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Gomathy, my dad’s aunt, lives in Thiruvananthapuram in Kerala. She has written innumerable poems and stories in Malayalam. A couple of years ago, I met her at a family wedding. We were sitting next to each other and I asked her how she got into writing. She said it all started with a jackfruit tree.

I was all ears.

There was a sprawling, fruit-laden jackfruit tree on the empty plot right next to their house. One afternoon when she came back from college, the tree had been hacked. She had loved the tree all through her growing-up years and seeing it felled left her heartbroken. She mourned its loss by crying for hours. She lost her appetite for days. As a cathartic exercise, she wrote a story about the loss of her tree. That story went on to be published in a Malayalam magazine and she has been writing since.

It is jackfruit season now. At the risk of stating the obvious, jackfruit is the largest among all fruits, sometimes reaching the weight of a small-sized human—50kg. If you are seeking a wholesome activity to fill your afternoon, then go buy the whole fruit. Learn how to cut it by watching a roadside vendor going about the job effortlessly or, as for everything else, there’s always YouTube. If you are not feeling that adventurous, you can rely on supermarkets that sell cut and cleaned jackfruit flesh packed in trays.

I am a strong advocate of eating fruits as they are, to ensure we are doing justice to their nutritional abundance, and not messing it up by adding sugar, salt and whatnot. But yes, I do enjoy seasonal fruits like mango, strawberry and grapes in salads, to add a sweet relief from all the greens. But when it comes to jackfruit, given that it is a valuable commodity available only for a short season in Bengaluru, I like to enjoy the ripe fruit as is. That is, with the sole exception of jackfruit chips. I can eat those non-stop. The aroma of ripe jackfruit is rich and fills the air like a thick cloud. I do know people who would rather call this an odour instead of an aroma, and, needless to say, they also dislike the fruit.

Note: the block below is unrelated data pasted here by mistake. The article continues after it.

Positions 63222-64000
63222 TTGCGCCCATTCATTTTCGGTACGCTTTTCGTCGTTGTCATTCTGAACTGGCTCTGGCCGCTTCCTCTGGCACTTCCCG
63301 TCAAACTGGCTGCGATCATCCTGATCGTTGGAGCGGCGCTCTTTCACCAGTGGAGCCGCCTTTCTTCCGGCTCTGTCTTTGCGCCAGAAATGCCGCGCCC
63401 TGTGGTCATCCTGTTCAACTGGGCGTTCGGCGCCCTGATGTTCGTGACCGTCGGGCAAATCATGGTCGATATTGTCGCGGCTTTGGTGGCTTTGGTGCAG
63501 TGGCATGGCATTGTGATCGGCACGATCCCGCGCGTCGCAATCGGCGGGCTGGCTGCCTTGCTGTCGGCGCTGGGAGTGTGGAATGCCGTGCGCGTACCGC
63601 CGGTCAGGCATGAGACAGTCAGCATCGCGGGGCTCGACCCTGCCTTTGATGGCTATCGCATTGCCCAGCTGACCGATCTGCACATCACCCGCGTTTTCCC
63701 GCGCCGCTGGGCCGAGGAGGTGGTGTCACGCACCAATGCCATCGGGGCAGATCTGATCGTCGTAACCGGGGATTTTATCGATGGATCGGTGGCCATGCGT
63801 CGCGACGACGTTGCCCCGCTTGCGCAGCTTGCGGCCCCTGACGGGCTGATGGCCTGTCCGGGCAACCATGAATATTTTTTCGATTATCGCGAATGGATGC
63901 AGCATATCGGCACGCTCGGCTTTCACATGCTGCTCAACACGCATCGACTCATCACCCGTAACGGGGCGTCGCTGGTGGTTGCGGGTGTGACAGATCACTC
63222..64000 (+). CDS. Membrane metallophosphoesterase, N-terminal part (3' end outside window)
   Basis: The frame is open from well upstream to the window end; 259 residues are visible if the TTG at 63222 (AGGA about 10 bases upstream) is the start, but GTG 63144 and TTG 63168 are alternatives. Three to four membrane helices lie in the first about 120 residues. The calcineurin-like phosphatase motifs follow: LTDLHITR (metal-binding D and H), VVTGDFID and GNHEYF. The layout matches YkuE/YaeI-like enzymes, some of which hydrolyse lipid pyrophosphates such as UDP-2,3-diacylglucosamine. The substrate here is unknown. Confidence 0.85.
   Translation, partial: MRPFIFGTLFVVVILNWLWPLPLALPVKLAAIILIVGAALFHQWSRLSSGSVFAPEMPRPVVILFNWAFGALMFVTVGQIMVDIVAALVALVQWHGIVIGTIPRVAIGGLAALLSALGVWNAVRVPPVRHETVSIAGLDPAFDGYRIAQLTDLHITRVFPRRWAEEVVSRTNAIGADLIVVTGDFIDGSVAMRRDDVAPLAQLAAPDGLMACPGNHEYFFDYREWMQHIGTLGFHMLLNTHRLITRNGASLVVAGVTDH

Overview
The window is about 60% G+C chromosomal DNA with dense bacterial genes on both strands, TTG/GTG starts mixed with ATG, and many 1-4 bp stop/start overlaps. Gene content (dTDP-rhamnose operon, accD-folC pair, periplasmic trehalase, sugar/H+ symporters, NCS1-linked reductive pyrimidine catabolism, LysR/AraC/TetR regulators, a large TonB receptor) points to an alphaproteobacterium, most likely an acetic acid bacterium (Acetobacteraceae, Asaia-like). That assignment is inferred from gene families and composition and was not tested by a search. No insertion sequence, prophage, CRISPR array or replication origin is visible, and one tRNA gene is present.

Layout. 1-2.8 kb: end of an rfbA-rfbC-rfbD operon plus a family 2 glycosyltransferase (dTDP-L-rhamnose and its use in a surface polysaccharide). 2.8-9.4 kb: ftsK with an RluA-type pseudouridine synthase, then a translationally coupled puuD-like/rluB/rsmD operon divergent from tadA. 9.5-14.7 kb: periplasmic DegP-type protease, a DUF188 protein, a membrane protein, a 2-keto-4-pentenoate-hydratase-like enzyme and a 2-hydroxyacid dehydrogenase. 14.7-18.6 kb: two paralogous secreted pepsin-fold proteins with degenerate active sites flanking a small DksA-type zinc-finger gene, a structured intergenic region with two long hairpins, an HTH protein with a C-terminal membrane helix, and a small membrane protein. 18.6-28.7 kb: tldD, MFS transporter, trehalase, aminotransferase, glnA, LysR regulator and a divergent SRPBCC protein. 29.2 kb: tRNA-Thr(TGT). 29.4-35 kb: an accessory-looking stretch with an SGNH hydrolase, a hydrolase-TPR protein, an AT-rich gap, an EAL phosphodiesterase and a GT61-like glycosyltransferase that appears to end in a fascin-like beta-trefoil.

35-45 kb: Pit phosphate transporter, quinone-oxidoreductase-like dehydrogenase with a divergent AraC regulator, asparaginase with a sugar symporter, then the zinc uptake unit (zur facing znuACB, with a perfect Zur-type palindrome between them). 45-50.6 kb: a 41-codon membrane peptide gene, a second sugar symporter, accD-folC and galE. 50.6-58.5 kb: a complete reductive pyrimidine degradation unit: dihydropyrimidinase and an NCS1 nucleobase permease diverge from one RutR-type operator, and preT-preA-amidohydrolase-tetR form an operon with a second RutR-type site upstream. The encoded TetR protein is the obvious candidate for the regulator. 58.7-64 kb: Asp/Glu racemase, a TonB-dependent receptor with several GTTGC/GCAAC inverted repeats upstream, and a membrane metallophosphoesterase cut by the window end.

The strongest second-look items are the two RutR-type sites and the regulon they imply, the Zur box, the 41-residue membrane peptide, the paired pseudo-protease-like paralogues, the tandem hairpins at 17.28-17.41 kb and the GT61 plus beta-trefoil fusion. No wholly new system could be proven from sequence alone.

Whether you cut your own fruit or buy the ready-to-eat variant from the supermarket, do not throw away the seeds. Remove the membrane and wash off the sticky coating on the seeds. The seeds from the ripe fruit are edible, and match the looks and flavour of Brazilian nuts. Sun-dry the seeds and refrigerate in an airtight box. It will last at least for a couple of weeks, until you are ready to cook with them. They can be roasted, boiled or baked. In a Tamil home, the most common way to use up the seeds is to add them to sambhar. I wanted to try something else this time.

I made a subzi using lots of onions and digestion-friendly ingredients (see warning below) such as ginger, carom, cumin and asafoetida—it turned out much better than expected. The chopped seeds had a unique texture even after being cooked, and had absorbed the flavours of the spices well.

The other recipe idea was shared by my friend Zibi Jamal years ago, when I was writing an article about the sweet dishes from Kerala. Called chakkakura unda in Malayalam, boiled and mashed jackfruit seeds are mixed with powdered jaggery and coconut and then rolled into balls. Jamal has fond memories of eating these as an after-school snack.

I must leave you with a gentle warning that jackfruit seeds cause a lot of gassiness and bloating. However, given that social distancing is our mantra these days as a precaution against Covid-19, it means you can go ahead and eat jackfruit seeds in moderation.

JACKFRUIT SEED SUBZI

Serves 2-3

Ingredients

12-15 jackfruit seeds

1 large onion

1 tbsp oil

1 tsp ginger, finely chopped

1/2 tsp cumin seeds

1/2 tsp carom seeds

1-2 green chillies

A pinch of asafoetida

1/2 tsp salt

1/2 tsp turmeric powder

1/2 tsp red chilli powder

1/2 tsp garam masala powder

Juice of 1 lime

Fresh coriander for garnish

Method

Place the jackfruit seeds in a pressure cooker and cover with a cup of water. Add a pinch of salt and pressure-cook for 5 minutes (i.e. after one whistle, keep on lowest flame for 5 minutes). The seeds should be cooked but if you press with a finger, they should not get completely squashed. Drain and thinly slice the seeds. Finely chop the onion.

In a pan, heat oil. Add the ginger, cumin, carom, asafoetida and green chillies. Stir on a medium flame until cumin seeds splutter. Stir in the onions and sauté on a low flame for 8-10 minutes until soft.

Add the seeds along with salt, turmeric and red chilli powder. Stir to combine. Cover with a lid and steam-cook for 5 minutes.

Sprinkle garam masala powder and combine. Garnish with coriander and lime juice.

Serve with rotis.

CHAKKAKURA UNDA

Makes 16

Ingredients

12-14 jackfruit seeds

4 tbsp powdered jaggery

4 tbsp fresh coconut

N tsp green cardamom powder

Method

Place the jackfruit seeds in a pressure cooker. Cover with a cup of water. Pressure-cook for 8-10 minutes (i.e., after one whistle, keep on lowest flame for 8 minutes.) The seeds should be cooked and should be mashable with a fork.

Drain well, peel the thin brown skin and mash the seeds with a fork. Mix in powdered jaggery, coconut and cardamom powder. Divide into 16 portions and gently roll into balls.

This will be of soft consistency and not hard like a laddoo. Consume immediately or refrigerate and eat within a day.

Double Tested is a fortnightly column on vegetarian cooking, highlighting a single ingredient prepared two ways. Nandita Iyer is the author of The Everyday Healthy Vegetarian.

@saffrontrail

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